China hits out at Japanese PM’s five-nation tour of ‘confrontation’

South China Morning Post

China hits out at Japanese PM’s five-nation tour of ‘confrontation’

May 6, 2022

Beijing has accused Japanese Prime Minister Fumio Kishida of “provoking confrontation” between China and major powers after Tokyo and London signed a landmark pact to “rapidly accelerate” defence and security ties.

On the final leg of his five-nation Asian and European tour, Kishida signed a reciprocal access agreement with British Prime Minister Boris Johnson on Thursday and – in a veiled swipe at China – vowed to help realise a free and open Indo-Pacific.

Chinese foreign ministry spokesman Zhao Lijian accused Kishida of fanning anti-China sentiment on his trip to Britain, Italy, Indonesia, Thailand and Vietnam, saying the visits were an attempt to expand Japan’s military power – something prohibited under its pacifist constitution.

“The Japanese side frequently uses diplomatic activities to … talk about China, play up regional tensions, and hype the so-called China threat. What Japan is doing is [trying to] find an excuse for its own expansion of military power, and to undermine the trust and cooperation of countries in the region.”

Beijing was particularly incensed by Kishida’s comments on Taiwan.

In a press conference with Johnson after their meeting, the Japanese leader said: “Peace and stability in the Taiwan Strait is critical not only for Japan’s security but also for the stability of international society.”

He vowed that Japan and its allies would “never tolerate a unilateral attempt to change the status quo by the use of force in the Indo-Pacific, especially in East Asia”.

“Ukraine may be East Asia tomorrow,” Kishida warned, likening Taiwan, which Beijing sees as a runaway province, to Ukraine, which Russia invaded on February 24.

Zhao said China firmly opposed Kishida’s assessment.

“The Taiwan issue is entirely China’s internal affair and cannot be compared with the Ukraine issue,” he said.

“Japan bears historical guilt towards the Chinese people on the Taiwan issue, and should be more cautious in its words and deeds, and has absolutely no right to make irresponsible remarks.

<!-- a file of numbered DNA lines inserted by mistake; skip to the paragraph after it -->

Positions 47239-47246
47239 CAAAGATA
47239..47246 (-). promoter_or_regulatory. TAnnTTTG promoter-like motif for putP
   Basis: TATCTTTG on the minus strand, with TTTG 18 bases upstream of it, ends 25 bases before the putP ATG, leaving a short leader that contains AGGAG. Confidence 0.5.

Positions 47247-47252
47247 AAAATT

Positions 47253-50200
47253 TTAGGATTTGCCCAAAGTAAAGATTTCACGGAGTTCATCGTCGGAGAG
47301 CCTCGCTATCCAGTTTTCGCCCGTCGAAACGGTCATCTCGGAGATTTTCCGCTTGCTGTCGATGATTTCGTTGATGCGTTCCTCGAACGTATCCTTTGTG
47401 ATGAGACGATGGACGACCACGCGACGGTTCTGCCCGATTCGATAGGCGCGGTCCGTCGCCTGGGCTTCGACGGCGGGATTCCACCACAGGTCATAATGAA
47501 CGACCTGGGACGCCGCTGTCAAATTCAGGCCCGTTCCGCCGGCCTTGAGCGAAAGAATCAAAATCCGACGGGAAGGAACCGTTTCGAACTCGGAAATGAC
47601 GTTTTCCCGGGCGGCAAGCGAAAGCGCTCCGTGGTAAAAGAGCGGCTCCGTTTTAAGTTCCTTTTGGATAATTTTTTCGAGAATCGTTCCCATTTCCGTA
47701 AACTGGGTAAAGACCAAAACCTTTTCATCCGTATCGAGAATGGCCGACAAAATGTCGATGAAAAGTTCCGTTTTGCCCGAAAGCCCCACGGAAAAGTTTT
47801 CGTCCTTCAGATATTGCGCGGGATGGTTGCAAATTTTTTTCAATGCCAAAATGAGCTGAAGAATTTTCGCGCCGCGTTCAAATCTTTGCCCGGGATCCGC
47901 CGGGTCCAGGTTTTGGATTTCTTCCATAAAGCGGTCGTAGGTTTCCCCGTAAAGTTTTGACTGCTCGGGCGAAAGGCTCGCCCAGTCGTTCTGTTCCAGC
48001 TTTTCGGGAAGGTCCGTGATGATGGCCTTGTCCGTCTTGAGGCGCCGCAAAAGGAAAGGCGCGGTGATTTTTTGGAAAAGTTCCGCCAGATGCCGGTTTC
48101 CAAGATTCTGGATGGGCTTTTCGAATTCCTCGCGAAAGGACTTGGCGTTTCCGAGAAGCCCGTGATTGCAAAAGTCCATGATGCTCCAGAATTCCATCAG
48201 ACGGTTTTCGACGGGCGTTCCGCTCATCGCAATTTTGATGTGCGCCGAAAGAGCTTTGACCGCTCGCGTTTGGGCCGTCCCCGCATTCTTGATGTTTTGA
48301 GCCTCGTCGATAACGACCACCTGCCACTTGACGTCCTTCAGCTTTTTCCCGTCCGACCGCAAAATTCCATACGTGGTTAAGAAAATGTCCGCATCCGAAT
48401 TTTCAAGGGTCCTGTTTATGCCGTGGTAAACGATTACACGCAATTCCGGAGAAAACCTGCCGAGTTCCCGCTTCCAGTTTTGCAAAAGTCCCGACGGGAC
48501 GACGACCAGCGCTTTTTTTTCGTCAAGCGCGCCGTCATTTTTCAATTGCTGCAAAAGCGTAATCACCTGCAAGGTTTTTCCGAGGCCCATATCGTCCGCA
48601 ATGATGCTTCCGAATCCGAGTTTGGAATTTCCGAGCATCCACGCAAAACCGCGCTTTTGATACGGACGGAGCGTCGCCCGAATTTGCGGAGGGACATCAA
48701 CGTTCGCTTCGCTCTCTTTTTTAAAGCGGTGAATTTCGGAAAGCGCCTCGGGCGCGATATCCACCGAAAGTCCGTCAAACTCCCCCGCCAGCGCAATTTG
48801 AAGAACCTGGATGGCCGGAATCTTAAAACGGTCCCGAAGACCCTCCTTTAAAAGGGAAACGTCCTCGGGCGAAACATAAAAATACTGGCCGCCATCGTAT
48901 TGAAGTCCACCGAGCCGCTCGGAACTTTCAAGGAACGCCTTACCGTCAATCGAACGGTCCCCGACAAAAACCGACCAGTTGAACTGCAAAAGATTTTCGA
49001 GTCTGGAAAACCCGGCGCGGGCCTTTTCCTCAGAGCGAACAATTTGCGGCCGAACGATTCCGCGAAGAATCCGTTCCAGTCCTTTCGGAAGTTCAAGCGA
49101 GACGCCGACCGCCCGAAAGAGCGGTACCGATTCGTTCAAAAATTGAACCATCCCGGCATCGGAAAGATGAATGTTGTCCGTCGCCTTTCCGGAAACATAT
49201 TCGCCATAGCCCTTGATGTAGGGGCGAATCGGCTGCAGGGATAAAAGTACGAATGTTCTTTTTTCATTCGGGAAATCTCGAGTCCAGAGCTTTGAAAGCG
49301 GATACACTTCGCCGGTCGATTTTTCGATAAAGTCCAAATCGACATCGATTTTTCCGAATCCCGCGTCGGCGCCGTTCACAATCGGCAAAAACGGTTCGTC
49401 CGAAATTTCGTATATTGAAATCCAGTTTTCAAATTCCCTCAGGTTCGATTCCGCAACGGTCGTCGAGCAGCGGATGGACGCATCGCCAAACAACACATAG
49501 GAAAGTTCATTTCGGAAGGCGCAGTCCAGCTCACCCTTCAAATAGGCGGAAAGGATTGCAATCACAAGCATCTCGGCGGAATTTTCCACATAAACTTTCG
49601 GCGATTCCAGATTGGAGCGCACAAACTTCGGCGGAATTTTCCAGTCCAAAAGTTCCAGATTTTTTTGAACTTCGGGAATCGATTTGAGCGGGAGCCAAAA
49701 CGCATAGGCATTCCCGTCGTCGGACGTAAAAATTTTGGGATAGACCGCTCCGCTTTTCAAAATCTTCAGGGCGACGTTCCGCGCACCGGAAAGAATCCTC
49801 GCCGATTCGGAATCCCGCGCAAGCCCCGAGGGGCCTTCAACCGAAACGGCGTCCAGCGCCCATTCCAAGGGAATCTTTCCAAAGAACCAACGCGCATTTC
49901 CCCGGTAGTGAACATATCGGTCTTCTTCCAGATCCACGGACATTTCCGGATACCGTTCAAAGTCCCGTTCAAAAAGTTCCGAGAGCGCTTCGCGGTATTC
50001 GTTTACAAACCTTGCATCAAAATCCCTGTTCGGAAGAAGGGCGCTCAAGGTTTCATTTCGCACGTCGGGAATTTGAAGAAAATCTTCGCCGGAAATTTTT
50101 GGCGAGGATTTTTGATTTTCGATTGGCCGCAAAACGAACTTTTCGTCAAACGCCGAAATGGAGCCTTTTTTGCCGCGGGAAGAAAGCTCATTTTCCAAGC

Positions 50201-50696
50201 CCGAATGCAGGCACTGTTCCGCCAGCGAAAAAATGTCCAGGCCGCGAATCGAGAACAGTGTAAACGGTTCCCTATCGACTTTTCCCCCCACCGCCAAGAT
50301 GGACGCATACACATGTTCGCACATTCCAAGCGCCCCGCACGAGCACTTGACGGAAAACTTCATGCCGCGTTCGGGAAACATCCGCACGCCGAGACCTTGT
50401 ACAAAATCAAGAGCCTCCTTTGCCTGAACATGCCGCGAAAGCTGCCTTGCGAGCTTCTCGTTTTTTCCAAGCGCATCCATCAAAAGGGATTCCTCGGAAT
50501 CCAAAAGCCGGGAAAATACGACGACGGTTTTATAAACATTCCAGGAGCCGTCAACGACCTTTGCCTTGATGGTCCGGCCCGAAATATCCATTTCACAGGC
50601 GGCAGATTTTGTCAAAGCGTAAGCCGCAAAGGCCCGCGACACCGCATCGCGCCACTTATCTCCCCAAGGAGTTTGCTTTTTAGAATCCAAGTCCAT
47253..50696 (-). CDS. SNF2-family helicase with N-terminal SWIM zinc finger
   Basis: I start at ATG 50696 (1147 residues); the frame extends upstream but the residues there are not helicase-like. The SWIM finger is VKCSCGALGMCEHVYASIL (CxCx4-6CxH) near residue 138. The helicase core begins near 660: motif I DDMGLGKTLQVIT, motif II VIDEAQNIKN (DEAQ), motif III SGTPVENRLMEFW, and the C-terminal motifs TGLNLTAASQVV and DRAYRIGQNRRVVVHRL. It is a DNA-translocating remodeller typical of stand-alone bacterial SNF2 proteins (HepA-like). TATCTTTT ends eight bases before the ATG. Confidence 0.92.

“If Japan really wants peace and stability in East Asia, it should immediately stop provoking confrontation between major powers and do more things that are conducive to enhancing mutual trust among regional countries and promoting regional peace and stability.”

Beijing was initially hopeful that Kishida, who took office in October, would be more dovish on China than his conservative predecessors Yoshihide Suga and Shinzo Abe.

Instead, there are growing signs that China’s already strained relations with Japan will dip further, with the Kishida administration edging closer to Washington and actively forging an anti-China alliance in the region, according to observers.

“It has become clear that our expectations were misplaced. Japan is not just following the US in countering China, it is actually trying to exploit the differences between Beijing and Washington to boost its own geopolitical influence and seek military build-up,” said Liu Jiangyong, an expert on regional affairs at Tsinghua University in Beijing.

Along with an agreement to share ammunition and supplies, the broad pact on defence cooperation between Japan and Britain will enable faster troop deployment and foster joint training and disaster relief efforts.

Japan recently signed a similar pact with Australia.

Benoit Hardy-Chartrand, an international affairs expert at Temple University in Tokyo, said the deal was important because it showed that Japan was serious about strengthening defence partnerships with other allies and partners, including outside the Indo-Pacific region.

“It also underscores the UK’s stated desire to play a greater role in Asia, a desire that has also been expressed by an increasing number of European countries,” he said.

“Despite the fact that global attention has been rightly focused on the Russian invasion of Ukraine, this deal also shows that in the long term, most Western partners intend on allocating more resources to the Indo-Pacific, with Japan being a key partner.”

Zhou Chenming, a Beijing-based military analyst, said the Japanese-British deal was worrying because it reflected both London’s further tilt toward the Indo-Pacific and Tokyo’s geopolitical ambitions.

“There is little detail available about the new agreement, but it will surely have a negative impact on the regional situation,” Zhou said.

“On top of its obsession with the situation in Hong Kong, a hot-button issue in China’s rivalry with the West, Britain’s attempts to get more involved in the sensitive geopolitics in the Asia-Pacific may fuel tensions and lead to crises.”

Zhou noted the signing of the London-Tokyo pact also coincided with efforts by Aukus, a trilateral security grouping formed last year by the US, Britain and Australia, to enlist Japan in their military manoeuvring in the region.

Following a Japan trip next week by European Commission President Ursula von der Leyen and European Council President Charles Michel, US President Joe Biden will also visit Tokyo later this month, with China and the Ukraine war high on the agenda.

German Chancellor Olaf Scholz also visited Japan last week in his first official trip to East Asia, skipping Berlin’s top trading partner China.

Author: John Hanno

Born and raised in Chicago, Illinois. Bogan High School. Worked in Alaska after the earthquake. Joined U.S. Army at 17. Sergeant, B Battery, 3rd Battalion, 84th Artillery, 7th Army. Member of 12 different unions, including 4 different locals of the I.B.E.W. Worked for fortune 50, 100 and 200 companies as an industrial electrician, electrical/electronic technician.